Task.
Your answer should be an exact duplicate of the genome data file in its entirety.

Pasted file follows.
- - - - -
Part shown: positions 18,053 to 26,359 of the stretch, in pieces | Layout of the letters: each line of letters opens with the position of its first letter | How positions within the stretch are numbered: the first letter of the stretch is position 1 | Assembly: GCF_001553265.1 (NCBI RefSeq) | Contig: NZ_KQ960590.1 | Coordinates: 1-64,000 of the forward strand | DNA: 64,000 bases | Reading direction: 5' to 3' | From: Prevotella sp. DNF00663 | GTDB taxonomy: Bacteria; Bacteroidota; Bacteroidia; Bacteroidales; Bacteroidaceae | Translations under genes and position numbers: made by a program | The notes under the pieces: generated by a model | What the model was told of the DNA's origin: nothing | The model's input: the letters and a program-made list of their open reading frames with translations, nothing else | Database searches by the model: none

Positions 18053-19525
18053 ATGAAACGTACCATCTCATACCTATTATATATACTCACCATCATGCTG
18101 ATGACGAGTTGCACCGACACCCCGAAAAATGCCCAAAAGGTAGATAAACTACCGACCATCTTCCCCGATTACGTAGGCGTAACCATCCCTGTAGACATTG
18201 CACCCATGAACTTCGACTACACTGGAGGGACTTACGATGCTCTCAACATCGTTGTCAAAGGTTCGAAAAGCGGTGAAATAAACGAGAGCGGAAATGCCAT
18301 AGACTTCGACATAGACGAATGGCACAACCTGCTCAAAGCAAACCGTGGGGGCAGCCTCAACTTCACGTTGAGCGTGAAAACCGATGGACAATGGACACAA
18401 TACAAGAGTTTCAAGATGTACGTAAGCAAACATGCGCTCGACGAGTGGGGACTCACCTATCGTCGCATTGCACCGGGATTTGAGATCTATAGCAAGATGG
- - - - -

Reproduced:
Part shown: positions 18,053 to 26,359 of the stretch, in pieces | Layout of the letters: each line of letters opens with the position of its first letter | How positions within the stretch are numbered: the first letter of the stretch is position 1 | Assembly: GCF_001553265.1 (NCBI RefSeq) | Contig: NZ_KQ960590.1 | Coordinates: 1-64,000 of the forward strand | DNA: 64,000 bases | Reading direction: 5' to 3' | From: Prevotella sp. DNF00663 | GTDB taxonomy: Bacteria; Bacteroidota; Bacteroidia; Bacteroidales; Bacteroidaceae | Translations under genes and position numbers: made by a program | The notes under the pieces: generated by a model | What the model was told of the DNA's origin: nothing | The model's input: the letters and a program-made list of their open reading frames with translations, nothing else | Database searches by the model: none

Positions 18053-19525
18053 ATGAAACGTACCATCTCATACCTATTATATATACTCACCATCATGCTG
18101 ATGACGAGTTGCACCGACACCCCGAAAAATGCCCAAAAGGTAGATAAACTACCGACCATCTTCCCCGATTACGTAGGCGTAACCATCCCTGTAGACATTG
18201 CACCCATGAACTTCGACTACACTGGAGGGACTTACGATGCTCTCAACATCGTTGTCAAAGGTTCGAAAAGCGGTGAAATAAACGAGAGCGGAAATGCCAT
18301 AGACTTCGACATAGACGAATGGCACAACCTGCTCAAAGCAAACCGTGGGGGCAGCCTCAACTTCACGTTGAGCGTGAAAACCGATGGACAATGGACACAA
18401 TACAAGAGTTTCAAGATGTACGTAAGCAAACATGCGCTCGACGAGTGGGGACTCACCTATCGTCGCATTGCACCGGGATTTGAGATCTATAGCAAGATGG